Reply To: Holy Grail of Airgun Scopes
Hi Doug, what kind of air rifle are you thinking about putting a new scope on? Will you be using it for hunting or target shooting? At what ranges do you honestly feel you will be shooting at? Do you have experience using a scope reticle to holdover for differing ranges, or do you normally just use your elevation turret to dial in for different distances? With the answers to these questions I may be able to help you choose the right scope for your needs.
Now, to try to answer your questions…I have the 6-24x50mm FFP with the MOA reticle…and I am 61 years old and wear trifocals…and I can read the reticle subtensions just fine at 6x, and on 24x the reticle is still in perfect focus for me. The Athlon Argos line of scopes have an etched glass reticle that is very fine indeed at all power settings! As to whether or not it will “cover a 1/4″ dot” at 50 yards on 24x is a question I will leave up to you to answer… However I will tell you what the reticle looks like at night when it is illuminated…it looks like a 3D Hologram floating in front of my eyes! Sort of like it is being projected out in front of me! But even on the highest illumination setting of number 11, the reticle is crystal clear, and the only thing that is illuminated is the reticle…not the whole inside of the scope like so many, many others.
The bottom line? Only first focal plane scope reticle holdovers are valid at all power settings from minimum to maximum, whereas in second focal plane scopes the reticle holdovers are only valid at one particular power setting chosen by the shooter. Why is this important? Because to shoot at different ranges you must either adjust your scopes elevation using the elevation turret, or you must use your reticle holdover marks – either MOA or MIL Dot. If you have plenty of time to adjust your scope’s elevation for a shot using the elevation turret dial none of this matters that much, and a second focal plane scope will be fine…BUT…in many hunting situations we only have a second to determine the range to the game, and choose the correct reticle holdover relevant to the determined range and fire. Now, if we are shooting at only one power setting on the scope, once again none of this matters that much. BUT…to shooters like me an animal or target at longer ranges requires me to adjust my scopes’ power setting up to it’s highest settings, and so I need for the holdovers I have memorized to work at all of my scopes power settings…not only at just one predetermined power setting.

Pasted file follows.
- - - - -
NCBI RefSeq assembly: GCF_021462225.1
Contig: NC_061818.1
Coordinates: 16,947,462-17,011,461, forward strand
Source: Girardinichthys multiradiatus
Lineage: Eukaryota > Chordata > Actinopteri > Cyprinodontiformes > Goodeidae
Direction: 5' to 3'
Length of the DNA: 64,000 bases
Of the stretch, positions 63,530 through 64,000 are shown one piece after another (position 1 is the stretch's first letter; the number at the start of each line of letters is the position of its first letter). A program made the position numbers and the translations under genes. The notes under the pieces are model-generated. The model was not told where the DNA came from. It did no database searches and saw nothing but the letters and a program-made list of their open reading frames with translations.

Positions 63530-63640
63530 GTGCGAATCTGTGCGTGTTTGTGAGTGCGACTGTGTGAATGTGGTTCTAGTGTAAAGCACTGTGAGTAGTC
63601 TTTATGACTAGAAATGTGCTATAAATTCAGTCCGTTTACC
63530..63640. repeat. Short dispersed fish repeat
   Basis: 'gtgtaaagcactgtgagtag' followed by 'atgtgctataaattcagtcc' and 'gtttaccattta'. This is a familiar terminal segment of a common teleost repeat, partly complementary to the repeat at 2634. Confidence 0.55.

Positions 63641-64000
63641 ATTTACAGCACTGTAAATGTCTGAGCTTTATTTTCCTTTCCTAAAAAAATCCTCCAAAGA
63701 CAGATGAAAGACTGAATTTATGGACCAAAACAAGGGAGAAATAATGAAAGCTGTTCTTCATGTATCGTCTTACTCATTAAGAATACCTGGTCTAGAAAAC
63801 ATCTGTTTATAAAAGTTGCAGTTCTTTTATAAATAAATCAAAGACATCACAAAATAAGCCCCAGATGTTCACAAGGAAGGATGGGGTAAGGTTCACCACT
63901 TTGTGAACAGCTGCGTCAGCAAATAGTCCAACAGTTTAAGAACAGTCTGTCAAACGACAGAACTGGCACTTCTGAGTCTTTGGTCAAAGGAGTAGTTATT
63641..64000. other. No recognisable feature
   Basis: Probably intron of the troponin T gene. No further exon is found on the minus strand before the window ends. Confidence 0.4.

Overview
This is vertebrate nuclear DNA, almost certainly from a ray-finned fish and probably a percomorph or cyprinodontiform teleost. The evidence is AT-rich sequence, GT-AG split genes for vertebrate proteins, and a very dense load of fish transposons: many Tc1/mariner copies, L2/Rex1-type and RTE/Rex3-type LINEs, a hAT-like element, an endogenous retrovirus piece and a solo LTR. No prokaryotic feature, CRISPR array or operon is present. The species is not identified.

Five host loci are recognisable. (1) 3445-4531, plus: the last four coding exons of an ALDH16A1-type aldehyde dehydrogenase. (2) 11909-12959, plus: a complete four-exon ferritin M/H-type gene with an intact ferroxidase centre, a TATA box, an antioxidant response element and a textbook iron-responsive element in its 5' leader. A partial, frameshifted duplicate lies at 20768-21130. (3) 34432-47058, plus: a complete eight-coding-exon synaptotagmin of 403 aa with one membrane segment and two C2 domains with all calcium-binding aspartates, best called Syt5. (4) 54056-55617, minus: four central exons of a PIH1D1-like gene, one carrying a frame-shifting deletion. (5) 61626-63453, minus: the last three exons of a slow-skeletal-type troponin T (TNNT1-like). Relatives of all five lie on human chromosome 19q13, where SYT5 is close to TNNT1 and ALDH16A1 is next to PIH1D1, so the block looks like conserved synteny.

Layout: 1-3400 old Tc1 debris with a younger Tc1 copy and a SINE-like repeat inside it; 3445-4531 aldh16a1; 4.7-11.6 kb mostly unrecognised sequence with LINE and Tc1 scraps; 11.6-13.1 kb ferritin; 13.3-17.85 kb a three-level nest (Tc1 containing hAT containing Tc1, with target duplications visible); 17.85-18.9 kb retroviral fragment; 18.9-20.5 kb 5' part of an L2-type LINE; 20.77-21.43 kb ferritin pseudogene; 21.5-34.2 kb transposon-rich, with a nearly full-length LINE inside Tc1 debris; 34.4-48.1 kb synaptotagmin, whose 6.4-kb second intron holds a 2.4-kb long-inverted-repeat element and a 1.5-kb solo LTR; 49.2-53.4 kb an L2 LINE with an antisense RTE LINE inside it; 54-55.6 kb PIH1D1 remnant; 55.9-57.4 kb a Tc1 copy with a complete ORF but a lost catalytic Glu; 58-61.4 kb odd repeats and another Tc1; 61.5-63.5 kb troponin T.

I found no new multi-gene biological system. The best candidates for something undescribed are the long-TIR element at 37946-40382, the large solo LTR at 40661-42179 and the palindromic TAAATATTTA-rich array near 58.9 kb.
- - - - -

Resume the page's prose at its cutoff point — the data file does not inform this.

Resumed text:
So one of the most important reasons I am so excited about these new Athlon First Focal Plane scopes is that they are priced so that just about anyone can afford one! Most other first focal plane scopes prices start at a minimum of $1200.00 to $1600.00, which puts them way out of reach for most of us working people with families. There is just no way most air gun enthusiasts can justify that kind of money on a scope, especially if they just paid about that much for a super accurate regulated FX rifle. Which means that up till now we have had to put up with crappy, inferior, second focal plane scopes on our air rifles, because we could not afford or justify an expensive first focal plane scope. Well thanks to Athlon those days are over! Now we all can afford a first focal plane scope! And what a scope it is! Don’t even hesitate…buy one and try one! And then you guys come back and tell me if you like them or not…but even if for some reason you don’t like it? Then just return it to MidwayUSA for a full refund and no harm done.
Doug, let me know if I can be of any help at all in your search for the right scope for your needs. But for now, please trust me when I say that Athlon Scopes are the very best value for your money. Period!
Best regards, Chuck